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Artist: Sir William Nicholson
English (1872-1942)
Also known as Beggarstaff along with James Pryde, Scottish (1866-1941)
Plate: NLT. 04
Title: Guardsman

Description: Condition A. Original Lithograph bookplate from "London Types" Published by William Heinemann, London 1898.

Sheet Size: 10 3/8 in x 13 in
  26.4 cm x 33 cm
Terms of Sale
Price: $250.00 USD
On Sale: $195.00

The Horse Guards

Joy of the Milliner, Envy of the Line,
Star of the Parks, jack-booted, sworded, helmed, He sits between his holsters, solid of spine;
Nor, as it seems, though WESTMINSTER
were whelmed,
With the great globe, in earthquake and eclipse,
Would he and his charger cease from
mounting guard,
This private in the Blues, nor would his lips
Move, though his gorge with throttled oaths
were charred!
He wears his inches weightily, as he wears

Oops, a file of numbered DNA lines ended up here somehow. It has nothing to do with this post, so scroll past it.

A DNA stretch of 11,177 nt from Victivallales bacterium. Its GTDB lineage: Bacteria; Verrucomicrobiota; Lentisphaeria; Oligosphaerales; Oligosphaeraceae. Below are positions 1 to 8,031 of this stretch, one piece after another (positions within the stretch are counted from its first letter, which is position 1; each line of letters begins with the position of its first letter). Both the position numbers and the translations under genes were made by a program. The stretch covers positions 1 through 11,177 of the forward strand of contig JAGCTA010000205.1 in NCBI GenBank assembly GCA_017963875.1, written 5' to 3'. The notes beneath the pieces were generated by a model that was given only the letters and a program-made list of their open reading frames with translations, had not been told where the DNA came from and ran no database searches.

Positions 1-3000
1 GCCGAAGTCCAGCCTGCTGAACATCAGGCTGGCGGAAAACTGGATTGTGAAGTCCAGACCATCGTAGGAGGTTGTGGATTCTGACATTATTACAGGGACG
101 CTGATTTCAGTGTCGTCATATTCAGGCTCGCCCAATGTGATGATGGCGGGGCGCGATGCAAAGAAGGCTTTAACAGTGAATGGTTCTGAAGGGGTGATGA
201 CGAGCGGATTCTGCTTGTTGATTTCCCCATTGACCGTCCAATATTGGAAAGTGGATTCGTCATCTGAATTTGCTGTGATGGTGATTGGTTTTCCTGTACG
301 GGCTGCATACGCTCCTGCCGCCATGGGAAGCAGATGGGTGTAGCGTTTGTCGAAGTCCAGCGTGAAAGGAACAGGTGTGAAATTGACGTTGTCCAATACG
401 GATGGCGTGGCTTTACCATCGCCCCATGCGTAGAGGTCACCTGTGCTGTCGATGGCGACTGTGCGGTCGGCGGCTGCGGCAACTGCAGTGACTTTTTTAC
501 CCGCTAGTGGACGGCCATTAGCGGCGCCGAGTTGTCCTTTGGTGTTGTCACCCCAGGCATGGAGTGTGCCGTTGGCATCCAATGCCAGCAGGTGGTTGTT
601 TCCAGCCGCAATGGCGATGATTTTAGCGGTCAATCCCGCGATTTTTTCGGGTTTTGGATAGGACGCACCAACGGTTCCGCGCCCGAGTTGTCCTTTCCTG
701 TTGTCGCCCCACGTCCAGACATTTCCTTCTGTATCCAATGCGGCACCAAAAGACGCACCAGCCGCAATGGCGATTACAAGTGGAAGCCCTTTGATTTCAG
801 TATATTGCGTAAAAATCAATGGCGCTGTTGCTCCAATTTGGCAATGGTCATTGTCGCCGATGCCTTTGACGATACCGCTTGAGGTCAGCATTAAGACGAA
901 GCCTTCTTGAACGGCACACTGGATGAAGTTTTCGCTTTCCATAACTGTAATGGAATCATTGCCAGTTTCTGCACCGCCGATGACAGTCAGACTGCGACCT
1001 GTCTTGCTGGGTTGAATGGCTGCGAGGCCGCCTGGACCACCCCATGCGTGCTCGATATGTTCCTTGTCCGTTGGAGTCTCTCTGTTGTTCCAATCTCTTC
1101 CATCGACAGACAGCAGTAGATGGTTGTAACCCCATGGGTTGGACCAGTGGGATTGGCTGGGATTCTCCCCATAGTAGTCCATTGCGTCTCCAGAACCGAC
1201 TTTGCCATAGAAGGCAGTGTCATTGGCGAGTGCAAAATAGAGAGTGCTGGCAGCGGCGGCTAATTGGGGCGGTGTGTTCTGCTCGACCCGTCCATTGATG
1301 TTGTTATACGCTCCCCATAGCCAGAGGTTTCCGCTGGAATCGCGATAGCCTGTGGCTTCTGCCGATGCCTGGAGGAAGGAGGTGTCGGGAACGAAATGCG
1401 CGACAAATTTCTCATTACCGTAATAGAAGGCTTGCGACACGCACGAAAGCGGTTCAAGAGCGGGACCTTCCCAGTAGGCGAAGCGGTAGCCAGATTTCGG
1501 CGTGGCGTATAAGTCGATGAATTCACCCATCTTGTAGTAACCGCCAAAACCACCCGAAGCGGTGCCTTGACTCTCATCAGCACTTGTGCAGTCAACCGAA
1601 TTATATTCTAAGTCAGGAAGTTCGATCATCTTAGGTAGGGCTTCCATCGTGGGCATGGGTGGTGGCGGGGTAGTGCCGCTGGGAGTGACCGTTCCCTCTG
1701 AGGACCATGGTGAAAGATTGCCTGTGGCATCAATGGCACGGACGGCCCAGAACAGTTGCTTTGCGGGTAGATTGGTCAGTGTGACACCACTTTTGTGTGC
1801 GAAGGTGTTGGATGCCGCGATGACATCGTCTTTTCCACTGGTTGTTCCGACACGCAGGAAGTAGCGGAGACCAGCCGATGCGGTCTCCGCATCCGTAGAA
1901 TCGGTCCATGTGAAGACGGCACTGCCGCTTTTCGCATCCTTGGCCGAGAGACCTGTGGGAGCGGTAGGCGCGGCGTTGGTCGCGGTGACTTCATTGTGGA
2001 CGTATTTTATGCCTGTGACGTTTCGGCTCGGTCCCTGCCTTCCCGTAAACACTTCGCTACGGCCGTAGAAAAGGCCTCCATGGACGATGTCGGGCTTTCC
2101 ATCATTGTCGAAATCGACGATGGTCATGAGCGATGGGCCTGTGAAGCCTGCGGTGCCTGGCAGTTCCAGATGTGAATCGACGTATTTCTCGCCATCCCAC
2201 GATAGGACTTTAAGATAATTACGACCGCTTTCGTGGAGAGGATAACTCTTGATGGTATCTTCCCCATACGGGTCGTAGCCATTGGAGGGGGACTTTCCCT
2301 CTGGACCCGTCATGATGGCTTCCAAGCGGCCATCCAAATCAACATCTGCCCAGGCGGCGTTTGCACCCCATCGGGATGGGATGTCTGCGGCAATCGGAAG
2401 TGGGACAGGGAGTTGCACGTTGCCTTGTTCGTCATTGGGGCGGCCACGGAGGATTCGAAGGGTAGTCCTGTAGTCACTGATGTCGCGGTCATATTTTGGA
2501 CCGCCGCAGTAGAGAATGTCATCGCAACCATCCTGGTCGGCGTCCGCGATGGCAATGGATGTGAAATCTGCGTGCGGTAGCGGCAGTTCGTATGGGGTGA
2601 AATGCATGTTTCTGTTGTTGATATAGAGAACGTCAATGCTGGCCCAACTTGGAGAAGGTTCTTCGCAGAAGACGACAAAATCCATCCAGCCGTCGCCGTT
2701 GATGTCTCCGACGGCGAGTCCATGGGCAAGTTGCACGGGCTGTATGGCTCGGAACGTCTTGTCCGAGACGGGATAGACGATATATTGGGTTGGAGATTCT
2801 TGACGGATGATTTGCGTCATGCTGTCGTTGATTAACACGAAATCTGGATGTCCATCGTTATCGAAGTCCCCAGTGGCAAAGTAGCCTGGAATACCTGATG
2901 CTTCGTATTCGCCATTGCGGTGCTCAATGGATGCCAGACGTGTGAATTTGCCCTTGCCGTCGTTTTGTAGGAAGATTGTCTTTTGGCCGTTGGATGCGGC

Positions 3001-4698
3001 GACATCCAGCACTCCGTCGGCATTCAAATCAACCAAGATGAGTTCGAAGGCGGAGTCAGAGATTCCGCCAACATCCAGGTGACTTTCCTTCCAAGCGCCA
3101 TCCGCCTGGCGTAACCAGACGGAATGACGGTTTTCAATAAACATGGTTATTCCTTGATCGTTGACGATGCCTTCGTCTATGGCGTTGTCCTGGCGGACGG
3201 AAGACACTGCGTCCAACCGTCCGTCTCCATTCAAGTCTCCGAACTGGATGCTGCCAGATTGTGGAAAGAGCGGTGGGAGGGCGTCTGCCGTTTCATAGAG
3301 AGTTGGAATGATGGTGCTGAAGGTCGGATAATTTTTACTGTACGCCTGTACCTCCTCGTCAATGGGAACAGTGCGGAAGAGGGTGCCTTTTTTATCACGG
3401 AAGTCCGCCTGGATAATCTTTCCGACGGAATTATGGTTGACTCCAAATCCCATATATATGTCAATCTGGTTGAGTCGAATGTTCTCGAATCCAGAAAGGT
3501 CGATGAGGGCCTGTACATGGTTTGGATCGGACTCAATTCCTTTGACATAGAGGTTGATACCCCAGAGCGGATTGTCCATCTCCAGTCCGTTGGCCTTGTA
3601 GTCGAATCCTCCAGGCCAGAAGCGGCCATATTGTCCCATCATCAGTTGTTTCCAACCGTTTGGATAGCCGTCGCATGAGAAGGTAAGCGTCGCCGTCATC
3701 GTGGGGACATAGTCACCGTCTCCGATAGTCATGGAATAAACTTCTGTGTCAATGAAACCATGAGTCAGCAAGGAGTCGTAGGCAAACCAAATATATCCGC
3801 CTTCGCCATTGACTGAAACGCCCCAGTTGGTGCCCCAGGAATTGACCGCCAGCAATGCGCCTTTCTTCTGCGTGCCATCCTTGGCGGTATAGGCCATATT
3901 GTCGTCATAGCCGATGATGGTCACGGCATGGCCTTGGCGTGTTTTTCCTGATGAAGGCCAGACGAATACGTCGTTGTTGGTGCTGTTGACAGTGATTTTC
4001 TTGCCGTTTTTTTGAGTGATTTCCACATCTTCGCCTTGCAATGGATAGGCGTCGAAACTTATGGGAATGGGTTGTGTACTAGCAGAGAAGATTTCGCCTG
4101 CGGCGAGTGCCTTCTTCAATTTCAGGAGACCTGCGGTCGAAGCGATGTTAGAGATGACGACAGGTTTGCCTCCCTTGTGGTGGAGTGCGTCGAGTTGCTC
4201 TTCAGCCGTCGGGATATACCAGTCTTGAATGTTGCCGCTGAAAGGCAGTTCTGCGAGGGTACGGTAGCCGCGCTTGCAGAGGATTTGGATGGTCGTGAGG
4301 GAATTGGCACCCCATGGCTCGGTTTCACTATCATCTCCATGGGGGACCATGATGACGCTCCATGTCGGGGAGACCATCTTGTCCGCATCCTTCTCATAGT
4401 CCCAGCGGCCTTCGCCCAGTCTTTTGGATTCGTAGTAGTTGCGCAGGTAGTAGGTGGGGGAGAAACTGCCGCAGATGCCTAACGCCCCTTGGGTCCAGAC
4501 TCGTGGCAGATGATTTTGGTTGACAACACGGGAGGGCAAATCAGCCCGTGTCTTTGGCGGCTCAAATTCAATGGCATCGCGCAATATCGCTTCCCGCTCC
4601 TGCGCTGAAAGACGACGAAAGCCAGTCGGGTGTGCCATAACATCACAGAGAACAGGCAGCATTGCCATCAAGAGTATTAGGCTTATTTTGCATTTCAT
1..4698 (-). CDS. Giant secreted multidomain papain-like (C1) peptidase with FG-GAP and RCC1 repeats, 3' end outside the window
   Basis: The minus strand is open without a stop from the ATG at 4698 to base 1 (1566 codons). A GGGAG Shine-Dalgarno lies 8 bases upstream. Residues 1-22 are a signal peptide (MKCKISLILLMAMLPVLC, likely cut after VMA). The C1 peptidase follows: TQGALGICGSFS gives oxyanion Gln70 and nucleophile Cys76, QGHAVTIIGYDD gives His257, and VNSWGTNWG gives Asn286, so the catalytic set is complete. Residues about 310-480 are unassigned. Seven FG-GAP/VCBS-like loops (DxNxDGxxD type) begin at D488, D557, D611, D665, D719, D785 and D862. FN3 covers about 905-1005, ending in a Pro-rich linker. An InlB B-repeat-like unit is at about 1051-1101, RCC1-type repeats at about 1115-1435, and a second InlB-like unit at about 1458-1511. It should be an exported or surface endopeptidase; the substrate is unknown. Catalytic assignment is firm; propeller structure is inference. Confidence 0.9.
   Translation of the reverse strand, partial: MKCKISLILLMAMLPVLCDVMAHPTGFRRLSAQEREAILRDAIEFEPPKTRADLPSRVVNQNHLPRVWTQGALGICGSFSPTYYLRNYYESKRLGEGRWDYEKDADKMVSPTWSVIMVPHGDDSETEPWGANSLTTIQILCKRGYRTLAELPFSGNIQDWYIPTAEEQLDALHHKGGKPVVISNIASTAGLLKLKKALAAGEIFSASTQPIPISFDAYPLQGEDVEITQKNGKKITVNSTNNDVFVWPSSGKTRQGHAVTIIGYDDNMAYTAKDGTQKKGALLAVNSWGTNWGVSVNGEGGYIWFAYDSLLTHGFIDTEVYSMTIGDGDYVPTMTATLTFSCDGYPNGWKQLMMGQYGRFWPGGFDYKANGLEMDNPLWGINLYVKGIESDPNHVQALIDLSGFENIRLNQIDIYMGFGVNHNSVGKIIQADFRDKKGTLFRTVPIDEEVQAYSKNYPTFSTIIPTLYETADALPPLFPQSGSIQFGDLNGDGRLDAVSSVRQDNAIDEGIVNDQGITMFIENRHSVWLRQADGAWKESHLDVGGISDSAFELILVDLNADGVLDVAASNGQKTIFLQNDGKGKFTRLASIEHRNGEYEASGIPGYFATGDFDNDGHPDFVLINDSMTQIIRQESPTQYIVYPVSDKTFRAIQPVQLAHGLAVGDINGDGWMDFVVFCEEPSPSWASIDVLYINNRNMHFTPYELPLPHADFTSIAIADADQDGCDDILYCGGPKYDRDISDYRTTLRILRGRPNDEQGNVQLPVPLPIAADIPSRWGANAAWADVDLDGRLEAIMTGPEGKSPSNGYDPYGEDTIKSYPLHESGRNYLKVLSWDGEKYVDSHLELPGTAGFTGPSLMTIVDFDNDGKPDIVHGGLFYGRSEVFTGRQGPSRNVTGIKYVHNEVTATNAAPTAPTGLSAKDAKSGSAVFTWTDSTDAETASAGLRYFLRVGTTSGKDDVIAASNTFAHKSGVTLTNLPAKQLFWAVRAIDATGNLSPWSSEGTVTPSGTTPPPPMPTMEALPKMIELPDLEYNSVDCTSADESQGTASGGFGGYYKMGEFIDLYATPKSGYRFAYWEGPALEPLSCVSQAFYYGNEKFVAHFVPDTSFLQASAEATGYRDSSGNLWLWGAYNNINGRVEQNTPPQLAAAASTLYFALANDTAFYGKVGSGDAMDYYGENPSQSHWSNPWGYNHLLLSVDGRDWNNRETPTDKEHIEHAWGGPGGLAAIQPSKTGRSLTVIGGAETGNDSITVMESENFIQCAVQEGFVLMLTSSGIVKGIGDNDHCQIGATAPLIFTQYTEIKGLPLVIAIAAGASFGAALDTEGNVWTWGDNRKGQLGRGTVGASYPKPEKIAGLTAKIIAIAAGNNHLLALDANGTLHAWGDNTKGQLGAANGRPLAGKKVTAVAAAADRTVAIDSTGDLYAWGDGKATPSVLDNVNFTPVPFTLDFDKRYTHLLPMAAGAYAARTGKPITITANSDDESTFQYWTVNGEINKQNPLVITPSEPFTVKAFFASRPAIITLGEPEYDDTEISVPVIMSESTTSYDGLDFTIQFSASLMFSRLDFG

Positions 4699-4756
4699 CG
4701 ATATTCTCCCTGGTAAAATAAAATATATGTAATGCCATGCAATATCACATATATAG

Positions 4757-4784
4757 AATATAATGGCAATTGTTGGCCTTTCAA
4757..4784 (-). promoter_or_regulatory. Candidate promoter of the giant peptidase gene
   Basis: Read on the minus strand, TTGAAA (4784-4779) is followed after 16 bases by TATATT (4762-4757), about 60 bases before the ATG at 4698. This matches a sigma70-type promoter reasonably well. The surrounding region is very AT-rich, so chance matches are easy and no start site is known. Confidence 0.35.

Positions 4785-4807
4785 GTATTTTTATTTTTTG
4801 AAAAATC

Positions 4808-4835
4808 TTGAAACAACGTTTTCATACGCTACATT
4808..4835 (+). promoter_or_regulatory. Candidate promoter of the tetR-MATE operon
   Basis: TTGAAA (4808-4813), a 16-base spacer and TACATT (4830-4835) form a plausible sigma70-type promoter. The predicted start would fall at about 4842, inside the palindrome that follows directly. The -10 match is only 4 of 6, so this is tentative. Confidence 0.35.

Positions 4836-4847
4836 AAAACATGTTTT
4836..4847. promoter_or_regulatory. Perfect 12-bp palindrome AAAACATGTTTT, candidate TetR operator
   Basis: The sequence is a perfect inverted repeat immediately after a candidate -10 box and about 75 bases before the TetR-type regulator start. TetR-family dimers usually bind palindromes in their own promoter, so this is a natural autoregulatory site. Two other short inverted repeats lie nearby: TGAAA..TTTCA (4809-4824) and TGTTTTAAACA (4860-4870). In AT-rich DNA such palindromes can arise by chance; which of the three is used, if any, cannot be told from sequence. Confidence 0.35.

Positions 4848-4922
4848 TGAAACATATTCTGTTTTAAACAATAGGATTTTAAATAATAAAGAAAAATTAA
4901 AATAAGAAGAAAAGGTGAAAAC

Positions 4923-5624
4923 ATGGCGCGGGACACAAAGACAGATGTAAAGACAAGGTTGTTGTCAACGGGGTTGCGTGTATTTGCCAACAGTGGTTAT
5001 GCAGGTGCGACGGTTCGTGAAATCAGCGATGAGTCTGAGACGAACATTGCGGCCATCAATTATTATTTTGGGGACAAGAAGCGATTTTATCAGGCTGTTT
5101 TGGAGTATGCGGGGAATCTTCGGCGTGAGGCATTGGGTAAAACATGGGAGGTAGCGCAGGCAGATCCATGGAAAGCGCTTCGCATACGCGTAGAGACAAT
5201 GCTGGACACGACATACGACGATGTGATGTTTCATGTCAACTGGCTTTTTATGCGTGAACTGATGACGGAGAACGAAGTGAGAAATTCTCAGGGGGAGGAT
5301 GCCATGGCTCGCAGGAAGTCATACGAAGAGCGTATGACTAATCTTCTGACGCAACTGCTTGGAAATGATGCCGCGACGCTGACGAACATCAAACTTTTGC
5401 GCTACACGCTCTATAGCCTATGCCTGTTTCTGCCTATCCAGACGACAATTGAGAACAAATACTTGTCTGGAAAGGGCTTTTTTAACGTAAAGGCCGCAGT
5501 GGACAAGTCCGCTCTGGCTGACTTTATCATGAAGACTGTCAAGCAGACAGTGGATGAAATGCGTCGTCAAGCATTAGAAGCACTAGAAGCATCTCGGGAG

His old-world armours; and with his port
and pride,
His sturdy graces and enormous airs,
He towers, in speech his Colonel countrified.
A triumph, waxing statelier year by year,
Of British blood, and bone, and beef, and beer.

by W.E. Henley from "London Types"


"William Nicholson's woodblock prints of the 1890's were amongst the most revolutionary British print images of the era. They used a treatment of form, with a stylised simplification of shape, and a handling of perspective and picture space which had had no precedent in British art. Influences of Japanese art, and a parallel thinking to, if not a direct knowledge of, the ideas of Toulouse Lautrec and of the Nabis painters in Paris at the same period can certainly be felt, although there is no record that Nicholson had actually studied either at this date.

One of the most famous of the groups of prints that Nicholson cut at this period was the series known as 'London Types'. This was made at the instigation of William Heinemann, who published all William Nicholson's early prints.
The series portrays typical figures from London life of the period.The girls who sat with the baskets of flowers for sale were a familiar sight near 'Rotten Row' where the fashionable people of London society rode out on their horses at the edge of Hyde Park by Park Lane. The impressions of this popular edition were printed by taking a transfer from his woodblock onto a lithographic stone and adding lithograph colour" (Weston)

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